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Industrial sector to contribute 30% to GDP by 2030

By Wilson Manishimwe

Added 23rd October 2018 01:35 PM

The yet to be launched industrial policy according to Kyambadde will also spur economic growth.

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Amelia Kyambadde, the minister of trade industry and cooperatives

The yet to be launched industrial policy according to Kyambadde will also spur economic growth.

The new industrial development policy will boost industrial sector’s contribution to the Gross Domestic Product (GDP) of Uganda from the current 18.5% to 30% by 2030, Amelia Kyambadde, the minister of trade industry and cooperative has said.

Kyambadde said the new policy will enhance lowering costs of manufacturing, industrial financing as well as widening the industrial base and improve its(industrial sector) integration with agriculture.

During the policy validation workshop at Imperial Royale, Kyambadde noted that the government also intends to address the issue of the requisite skills for Ugandan industrial workers so that Ugandan made products can further compete in regional and global markets.

The yet to be launched industrial policy according to Kyambadde will also spur economic growth.

“The country has been developing in absence of clear industrial policy, with the economy currently almost reaching 6%. Once the policy is finally unveiled and well implemented the economy will grow further,” Kyambadde said.

Establishment of the new industrial policy follows the expiry of the 2008-2017 policy last year.

With the 10 years implementation of the previous policy, a number of achievements were made.

According to Kyambadde, there was approving of polices such as National Textile Policy (2008), National Sugar Policy (2010), National Standards and Quality Policy (2012), Accreditation Policy 2014, National Leather and Leather Products Policy 2015 among others.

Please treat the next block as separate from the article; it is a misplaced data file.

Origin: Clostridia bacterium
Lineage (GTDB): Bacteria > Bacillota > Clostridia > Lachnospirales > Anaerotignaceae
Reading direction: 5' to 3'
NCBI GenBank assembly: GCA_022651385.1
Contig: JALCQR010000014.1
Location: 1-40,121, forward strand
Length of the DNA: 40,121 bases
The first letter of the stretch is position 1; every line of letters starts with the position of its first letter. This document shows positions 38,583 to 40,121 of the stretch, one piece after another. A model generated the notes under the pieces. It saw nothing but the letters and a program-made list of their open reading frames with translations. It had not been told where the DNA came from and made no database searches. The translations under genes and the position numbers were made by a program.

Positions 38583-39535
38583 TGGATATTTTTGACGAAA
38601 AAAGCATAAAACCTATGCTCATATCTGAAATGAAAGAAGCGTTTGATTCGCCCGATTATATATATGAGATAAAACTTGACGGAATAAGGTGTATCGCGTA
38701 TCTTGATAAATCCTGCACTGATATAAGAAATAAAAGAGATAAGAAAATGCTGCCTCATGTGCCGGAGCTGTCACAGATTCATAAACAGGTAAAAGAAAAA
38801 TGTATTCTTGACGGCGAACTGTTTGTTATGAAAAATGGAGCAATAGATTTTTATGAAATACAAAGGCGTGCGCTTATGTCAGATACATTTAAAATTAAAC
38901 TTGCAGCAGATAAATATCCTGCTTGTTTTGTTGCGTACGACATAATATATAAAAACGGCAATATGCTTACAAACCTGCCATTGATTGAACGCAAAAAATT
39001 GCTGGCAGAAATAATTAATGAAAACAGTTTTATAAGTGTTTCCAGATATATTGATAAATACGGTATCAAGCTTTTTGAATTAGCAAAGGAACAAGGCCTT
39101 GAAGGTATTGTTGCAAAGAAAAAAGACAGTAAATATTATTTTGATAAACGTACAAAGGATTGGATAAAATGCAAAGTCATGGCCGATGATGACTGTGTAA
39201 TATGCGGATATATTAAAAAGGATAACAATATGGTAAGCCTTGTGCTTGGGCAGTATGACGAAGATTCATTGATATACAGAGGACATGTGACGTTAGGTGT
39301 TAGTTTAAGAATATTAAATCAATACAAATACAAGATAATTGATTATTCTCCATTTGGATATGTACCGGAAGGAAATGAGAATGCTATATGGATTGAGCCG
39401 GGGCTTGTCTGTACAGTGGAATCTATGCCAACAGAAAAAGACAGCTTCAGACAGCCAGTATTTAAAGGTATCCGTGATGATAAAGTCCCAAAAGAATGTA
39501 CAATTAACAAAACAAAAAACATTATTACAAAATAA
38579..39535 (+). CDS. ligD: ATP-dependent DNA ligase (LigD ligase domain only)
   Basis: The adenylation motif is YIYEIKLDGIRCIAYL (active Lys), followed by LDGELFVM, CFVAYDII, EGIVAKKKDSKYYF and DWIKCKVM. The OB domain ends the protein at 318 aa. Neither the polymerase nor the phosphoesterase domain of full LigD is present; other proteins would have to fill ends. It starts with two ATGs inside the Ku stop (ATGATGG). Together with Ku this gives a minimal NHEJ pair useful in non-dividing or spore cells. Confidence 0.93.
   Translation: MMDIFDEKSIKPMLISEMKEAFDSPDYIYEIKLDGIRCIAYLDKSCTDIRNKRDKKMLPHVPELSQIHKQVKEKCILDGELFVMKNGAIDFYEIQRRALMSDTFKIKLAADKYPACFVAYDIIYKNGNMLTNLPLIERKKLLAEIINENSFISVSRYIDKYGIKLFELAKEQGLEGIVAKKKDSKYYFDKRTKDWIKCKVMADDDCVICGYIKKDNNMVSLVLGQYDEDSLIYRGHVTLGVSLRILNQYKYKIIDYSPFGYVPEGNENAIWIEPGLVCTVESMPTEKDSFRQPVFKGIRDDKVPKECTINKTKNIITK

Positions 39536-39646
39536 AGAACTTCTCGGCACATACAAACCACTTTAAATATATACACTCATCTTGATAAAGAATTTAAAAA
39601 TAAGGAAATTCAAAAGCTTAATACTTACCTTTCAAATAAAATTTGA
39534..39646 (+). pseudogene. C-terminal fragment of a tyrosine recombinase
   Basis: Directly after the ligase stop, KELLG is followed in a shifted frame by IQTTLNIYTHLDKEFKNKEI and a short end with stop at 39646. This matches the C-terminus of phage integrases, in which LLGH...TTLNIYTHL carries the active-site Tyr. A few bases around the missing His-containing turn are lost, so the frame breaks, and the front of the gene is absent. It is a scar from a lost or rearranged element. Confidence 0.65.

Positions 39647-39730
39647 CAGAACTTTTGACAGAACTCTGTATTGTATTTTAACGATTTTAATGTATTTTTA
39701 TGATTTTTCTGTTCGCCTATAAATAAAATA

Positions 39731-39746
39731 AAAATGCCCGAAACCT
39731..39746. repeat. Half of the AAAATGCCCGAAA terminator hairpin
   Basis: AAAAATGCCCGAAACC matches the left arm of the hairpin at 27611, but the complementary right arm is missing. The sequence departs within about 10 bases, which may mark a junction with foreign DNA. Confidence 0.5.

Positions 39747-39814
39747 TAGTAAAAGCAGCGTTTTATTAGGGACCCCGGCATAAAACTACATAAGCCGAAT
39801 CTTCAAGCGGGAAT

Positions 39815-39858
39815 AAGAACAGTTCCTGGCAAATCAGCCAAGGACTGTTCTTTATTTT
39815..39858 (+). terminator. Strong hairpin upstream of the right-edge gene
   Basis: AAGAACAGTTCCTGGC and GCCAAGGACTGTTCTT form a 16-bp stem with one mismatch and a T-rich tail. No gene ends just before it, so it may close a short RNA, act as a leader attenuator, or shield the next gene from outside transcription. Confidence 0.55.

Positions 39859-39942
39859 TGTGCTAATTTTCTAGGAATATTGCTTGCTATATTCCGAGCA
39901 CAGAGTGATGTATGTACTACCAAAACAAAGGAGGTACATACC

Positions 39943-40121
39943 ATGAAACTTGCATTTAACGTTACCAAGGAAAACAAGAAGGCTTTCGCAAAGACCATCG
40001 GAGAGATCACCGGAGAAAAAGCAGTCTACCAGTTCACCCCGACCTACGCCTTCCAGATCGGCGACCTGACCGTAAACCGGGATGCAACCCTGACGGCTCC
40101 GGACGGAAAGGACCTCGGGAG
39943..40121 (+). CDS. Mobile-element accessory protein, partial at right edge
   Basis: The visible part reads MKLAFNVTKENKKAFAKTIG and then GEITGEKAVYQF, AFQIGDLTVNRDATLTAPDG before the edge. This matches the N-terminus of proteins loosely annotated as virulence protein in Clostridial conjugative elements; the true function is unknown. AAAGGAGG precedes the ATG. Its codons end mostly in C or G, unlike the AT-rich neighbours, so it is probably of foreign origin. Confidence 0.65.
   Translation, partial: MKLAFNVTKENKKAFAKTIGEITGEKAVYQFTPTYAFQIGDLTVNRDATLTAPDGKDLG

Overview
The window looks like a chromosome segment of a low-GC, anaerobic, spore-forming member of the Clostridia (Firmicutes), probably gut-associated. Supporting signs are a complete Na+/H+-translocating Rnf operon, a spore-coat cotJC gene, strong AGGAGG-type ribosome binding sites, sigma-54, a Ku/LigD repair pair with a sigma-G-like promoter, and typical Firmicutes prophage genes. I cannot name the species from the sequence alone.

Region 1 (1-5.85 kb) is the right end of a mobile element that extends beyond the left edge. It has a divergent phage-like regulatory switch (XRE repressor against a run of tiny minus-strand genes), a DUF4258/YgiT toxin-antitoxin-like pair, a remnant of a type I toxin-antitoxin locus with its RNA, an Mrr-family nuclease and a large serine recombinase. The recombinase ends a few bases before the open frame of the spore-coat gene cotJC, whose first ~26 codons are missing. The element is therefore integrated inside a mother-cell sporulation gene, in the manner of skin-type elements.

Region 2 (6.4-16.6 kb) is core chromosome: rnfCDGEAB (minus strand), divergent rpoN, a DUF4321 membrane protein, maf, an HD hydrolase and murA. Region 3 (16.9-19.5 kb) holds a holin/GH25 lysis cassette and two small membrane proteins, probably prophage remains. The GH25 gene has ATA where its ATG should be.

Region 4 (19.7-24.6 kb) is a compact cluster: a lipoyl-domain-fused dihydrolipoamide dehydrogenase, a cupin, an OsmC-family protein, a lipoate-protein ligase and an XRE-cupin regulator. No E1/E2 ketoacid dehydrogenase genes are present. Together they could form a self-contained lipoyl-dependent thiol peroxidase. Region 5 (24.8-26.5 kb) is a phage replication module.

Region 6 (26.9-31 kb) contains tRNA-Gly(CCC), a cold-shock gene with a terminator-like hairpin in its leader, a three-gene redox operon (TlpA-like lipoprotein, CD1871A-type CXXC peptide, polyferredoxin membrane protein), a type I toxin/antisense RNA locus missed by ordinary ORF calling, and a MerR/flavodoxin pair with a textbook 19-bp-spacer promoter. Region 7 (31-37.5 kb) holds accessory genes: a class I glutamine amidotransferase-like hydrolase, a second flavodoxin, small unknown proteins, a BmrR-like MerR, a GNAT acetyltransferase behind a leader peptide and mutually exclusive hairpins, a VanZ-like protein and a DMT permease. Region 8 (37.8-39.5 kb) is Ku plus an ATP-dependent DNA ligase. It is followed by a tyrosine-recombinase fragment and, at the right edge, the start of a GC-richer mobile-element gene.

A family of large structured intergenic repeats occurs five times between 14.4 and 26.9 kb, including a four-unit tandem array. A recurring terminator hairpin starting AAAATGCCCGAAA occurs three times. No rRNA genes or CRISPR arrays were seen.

According to the Policy final draft, the industrial sector grew by 6.2% in the financial year 2017/2018 from 3.4% in 2016/17 and 4.5% in 2015/16.The growth was attributed to good performance of the agro-processing as well as recovery in mining and quarrying.

“However, the sector has not sustained a significant growth rate to propel the country to the envisaged national development targets.

The Policy will strengthen dynamism with in manufacturing as a driver of industrialisation through revitalisation of technological adoption, attraction of firms and expertise to add value to the country’s vast natural resources and achieving transformative export diversification,” reads part of the draft.

It adds: “The role of government in accelerating industrial development shall be enhanced to be central to the industrialization process with focus on; ensuring that financial markets work better, labour force is skilled to be employed by the sector, industrial research and innovations are piloted and technology transfer is supported.”

The United Nations Development Programme (UNDP)’s country director, Almaz Gebru called for the government’s focus on areas that give country the niche to enter global economy.

“The government should help the industrial sector to focus on production of value added commodities to explore the ready market across the region. There’s also a need to integrate small and medium enterprises in regional and global value chain,” said Gebru.

Industrialist’s views

Saeed Hernandez, the Business Development Manager at Rene Pharmaceutical industrials welcomed the new industrial policy saying once properly implemented could create jobs for the population and steer the country’s growth.

He said once agriculture is properly inter linked to manufacturing, some of the raw materials needed for the pharmaceutical industry could be produced from Uganda.

“For instance once we produce the maize starch locally, it would be cheaper than importing it. Starch is used to manufacture medicines.  We are at the technical side but we need support in terms of agricultural products to complement us,” Hernandez said.

He added: “Basic items like starch should be made from here, if Kenya is making them, why can’t local people here also produce them?”


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